Covey beat him the first week, and from then on at least weekly for any infraction. Douglass had never been a fieldhand, so the work in all weather, from sunrise to well past sundown, sapped his vitality. “The cheerful spark that lingered about my eye died,” he wrote.
On a sweltering Monday morning in August, Douglass decided he would take no more. He had run away three days earlier, and Covey was set to punish him. Their fight reads like a scene from great mythology, as though two embodiments of America were caught in a death struggle.
Douglass was in the hayloft throwing feed to the horses when Covey entered with a rope and tried to bind his legs. Douglass fell to the ground and “Covey seemed now to think he had me, and could do what he pleased.” Douglass resolved then to resist. “I seized Covey hard by the throat, and as I did so, I rose. He held on to me, and I to him.” Douglass’s grip was so firm that blood seeped around his fingers from Covey’s throat.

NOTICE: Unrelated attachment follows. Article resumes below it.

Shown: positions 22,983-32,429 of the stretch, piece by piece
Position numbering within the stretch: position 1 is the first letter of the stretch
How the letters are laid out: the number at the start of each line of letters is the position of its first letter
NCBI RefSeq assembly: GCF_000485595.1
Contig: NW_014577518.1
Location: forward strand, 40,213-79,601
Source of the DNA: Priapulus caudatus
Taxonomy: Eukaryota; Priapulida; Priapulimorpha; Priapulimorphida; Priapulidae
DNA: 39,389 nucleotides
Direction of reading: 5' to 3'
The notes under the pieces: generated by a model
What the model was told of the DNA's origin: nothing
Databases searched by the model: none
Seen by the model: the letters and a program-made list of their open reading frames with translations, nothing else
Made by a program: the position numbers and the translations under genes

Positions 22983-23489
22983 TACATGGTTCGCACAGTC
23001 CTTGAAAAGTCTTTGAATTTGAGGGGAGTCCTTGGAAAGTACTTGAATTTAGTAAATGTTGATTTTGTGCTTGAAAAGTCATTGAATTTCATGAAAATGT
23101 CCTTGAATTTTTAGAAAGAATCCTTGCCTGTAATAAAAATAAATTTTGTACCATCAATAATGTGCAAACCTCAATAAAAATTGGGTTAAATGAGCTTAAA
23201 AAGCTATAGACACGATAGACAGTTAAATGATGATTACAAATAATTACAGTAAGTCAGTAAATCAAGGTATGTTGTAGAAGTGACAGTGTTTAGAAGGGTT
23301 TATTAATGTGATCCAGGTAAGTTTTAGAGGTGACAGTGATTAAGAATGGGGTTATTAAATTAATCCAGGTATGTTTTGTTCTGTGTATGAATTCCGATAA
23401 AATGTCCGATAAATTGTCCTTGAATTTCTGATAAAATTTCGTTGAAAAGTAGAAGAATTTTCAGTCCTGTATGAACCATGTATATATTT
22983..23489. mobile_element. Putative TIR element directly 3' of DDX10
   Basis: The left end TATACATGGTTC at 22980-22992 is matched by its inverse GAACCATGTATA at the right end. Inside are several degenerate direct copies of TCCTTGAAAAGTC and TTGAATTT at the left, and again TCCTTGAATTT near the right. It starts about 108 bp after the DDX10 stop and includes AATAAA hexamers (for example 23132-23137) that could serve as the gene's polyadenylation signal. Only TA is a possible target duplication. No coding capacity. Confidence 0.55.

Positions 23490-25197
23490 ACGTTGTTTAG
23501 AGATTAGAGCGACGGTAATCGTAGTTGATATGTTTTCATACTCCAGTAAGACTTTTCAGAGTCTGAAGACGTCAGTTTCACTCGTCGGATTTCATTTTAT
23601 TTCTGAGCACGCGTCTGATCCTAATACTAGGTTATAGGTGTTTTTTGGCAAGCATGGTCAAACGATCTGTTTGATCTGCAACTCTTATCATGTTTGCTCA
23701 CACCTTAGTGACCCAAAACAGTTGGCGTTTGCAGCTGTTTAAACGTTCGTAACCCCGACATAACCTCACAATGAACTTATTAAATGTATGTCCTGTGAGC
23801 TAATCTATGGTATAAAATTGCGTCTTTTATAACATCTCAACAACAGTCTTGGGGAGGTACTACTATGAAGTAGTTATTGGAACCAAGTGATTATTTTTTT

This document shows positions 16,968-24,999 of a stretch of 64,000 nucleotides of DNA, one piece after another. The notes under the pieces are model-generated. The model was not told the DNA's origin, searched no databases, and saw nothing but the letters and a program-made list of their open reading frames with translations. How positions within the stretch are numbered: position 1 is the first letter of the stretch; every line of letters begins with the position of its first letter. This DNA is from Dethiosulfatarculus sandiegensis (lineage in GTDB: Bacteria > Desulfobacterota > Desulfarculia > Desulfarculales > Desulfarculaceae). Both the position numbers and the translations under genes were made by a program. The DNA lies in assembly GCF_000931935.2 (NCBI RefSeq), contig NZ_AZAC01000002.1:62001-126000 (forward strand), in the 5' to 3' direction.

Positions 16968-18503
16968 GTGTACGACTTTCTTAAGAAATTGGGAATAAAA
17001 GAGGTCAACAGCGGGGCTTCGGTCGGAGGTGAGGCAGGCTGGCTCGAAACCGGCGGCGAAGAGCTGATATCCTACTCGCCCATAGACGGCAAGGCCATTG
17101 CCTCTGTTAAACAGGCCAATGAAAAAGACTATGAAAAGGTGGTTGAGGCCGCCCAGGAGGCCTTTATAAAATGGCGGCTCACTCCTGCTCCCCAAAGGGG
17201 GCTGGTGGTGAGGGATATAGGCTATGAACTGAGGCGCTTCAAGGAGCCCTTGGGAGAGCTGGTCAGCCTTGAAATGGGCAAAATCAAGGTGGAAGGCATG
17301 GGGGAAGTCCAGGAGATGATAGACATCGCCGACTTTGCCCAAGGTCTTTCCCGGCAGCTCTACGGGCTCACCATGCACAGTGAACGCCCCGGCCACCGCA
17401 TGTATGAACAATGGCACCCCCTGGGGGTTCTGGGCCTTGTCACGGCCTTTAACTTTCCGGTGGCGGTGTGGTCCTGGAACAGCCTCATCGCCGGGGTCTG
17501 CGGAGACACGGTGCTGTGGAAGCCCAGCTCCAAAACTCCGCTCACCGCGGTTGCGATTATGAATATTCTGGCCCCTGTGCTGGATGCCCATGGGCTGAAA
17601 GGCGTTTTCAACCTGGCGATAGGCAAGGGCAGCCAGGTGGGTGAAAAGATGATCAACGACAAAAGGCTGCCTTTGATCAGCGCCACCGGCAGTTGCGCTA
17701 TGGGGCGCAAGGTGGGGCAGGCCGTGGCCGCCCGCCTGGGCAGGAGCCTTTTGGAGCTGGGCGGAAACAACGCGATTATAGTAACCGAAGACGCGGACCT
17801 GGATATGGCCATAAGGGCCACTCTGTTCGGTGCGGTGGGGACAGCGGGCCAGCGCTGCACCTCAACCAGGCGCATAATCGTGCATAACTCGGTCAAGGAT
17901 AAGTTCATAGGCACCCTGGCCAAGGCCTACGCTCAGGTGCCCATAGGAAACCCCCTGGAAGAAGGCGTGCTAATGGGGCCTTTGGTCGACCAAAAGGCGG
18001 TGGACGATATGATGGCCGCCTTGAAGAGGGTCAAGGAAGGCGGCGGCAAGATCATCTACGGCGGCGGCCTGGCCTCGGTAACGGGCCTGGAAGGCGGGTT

The two fought to exhaustion, to a standstill—after which, Douglass says, Covey never touched him again. “I was nothing before; I was a man now,” Douglass said of the fight. “His travail under Covey’s yoke became Douglass’s crucifixion and resurrection,” Yale professor David Blight wrote in his seminal biography of Douglass.
It was a story Douglass honed and refined in his three autobiographies. He retold it thousands of times in speeches around the country and abroad. In the world of literature and history, that fight and Douglass’s year of agony on the Covey property are abundantly noted.
The mud is thick on my boots when I get back in the car. I have to wait for three trucks to pass before I can turn onto the highway and head home.
America is in yet another pronounced brawl over who we are, which is inevitably a fight over our history and what to remember of it, and how. The Lincoln statue in Washington’s Lincoln Park is intrinsically part of that feud. Last year, amid the national convulsions over racial justice, authorities erected a high fence around the bronze Abe Lincoln and the kneeling freed slave to keep protestors from tearing them down, as happened with many other statues.
In the many times I have walked by that statue over more than 20 years, dog on a leash or kids in tow, I had always recoiled from its condescension. Whatever agency or free will the Black man had, it was all bestowed upon him by Lincoln, the Great Emancipator. In Boston, a replica of the same statue was quietly spirited away late last year. The inscription on that statue put all the light on Lincoln: “A race set free / and the country at peace / Lincoln / rests from his labors.”